Thursday, 25 November 2010


The first of Fassbinder’s films to receive significant critical attention, Pioneers In Ingolstadt concerns the construction of a bridge in a German village, spearheaded by a select group of soldiers. Our protagonist of sorts – the story jumps between various characters – is Berta, a reserved young woman who falls almost instantly for a soldier named Karl. Unlike her vampish friend Alma, Berta struggles with sexuality, and her romantic manner jars with Karl’s impatience. Alma, on the other hand, is content to manipulate the men to feed her desires, and by her own assertions is ‘well-liked’ by the visiting soldiers. Before long, the task at hand is forgotten in a long weekend of debauchery.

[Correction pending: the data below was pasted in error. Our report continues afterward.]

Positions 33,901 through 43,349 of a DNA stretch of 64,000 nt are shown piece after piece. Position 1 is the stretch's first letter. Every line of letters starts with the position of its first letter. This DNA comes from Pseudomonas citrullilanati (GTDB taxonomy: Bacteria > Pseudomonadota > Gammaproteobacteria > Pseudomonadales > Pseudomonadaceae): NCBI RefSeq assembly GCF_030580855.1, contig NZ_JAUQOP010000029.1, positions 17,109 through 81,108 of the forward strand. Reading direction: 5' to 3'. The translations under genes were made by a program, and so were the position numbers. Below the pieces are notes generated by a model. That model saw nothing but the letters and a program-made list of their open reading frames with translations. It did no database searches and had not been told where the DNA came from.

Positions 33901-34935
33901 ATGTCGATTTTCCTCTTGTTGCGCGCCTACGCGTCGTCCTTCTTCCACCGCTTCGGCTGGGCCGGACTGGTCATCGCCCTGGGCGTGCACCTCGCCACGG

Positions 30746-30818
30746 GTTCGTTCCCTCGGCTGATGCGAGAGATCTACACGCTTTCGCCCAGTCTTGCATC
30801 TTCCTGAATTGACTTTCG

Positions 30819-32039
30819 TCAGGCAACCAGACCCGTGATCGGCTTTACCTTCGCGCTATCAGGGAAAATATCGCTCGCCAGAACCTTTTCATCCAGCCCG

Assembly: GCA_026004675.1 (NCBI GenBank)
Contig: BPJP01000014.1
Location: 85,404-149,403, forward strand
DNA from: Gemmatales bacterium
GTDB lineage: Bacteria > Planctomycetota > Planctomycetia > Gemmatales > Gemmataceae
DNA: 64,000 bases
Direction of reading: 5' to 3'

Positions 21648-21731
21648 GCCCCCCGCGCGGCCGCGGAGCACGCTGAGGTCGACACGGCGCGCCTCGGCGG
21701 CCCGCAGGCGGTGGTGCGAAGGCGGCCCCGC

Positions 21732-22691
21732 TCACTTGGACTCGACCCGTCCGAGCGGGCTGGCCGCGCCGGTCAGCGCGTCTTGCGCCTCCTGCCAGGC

The film is an adaptation of a play by Marieluise Fleißer, and carries much of the expected theatricality in its mise-en-scène. Fassbinder’s angle on the play is led by gender stereotypes, and he uses his burgeoning film style to experiment with these conventions. The soldiers’ presence in the town is seen as intrusive, almost unwanted, but charged with erotic potential. Men are simultaneously portrayed as heroes and beasts, lycanthropes whose desires get the better of them at night, while the women’s envy is borderline Freudian. The bridge, too short to necessitate much attention, provides a symbol for the relation between the military and small-town Germany, while another motif, a moonlit park bench, provides a setting for various dalliances, sexual and romantic. It might not be a classic, but Pioneers In Ingolstadt is vital viewing for the Fassbinder fanatic.

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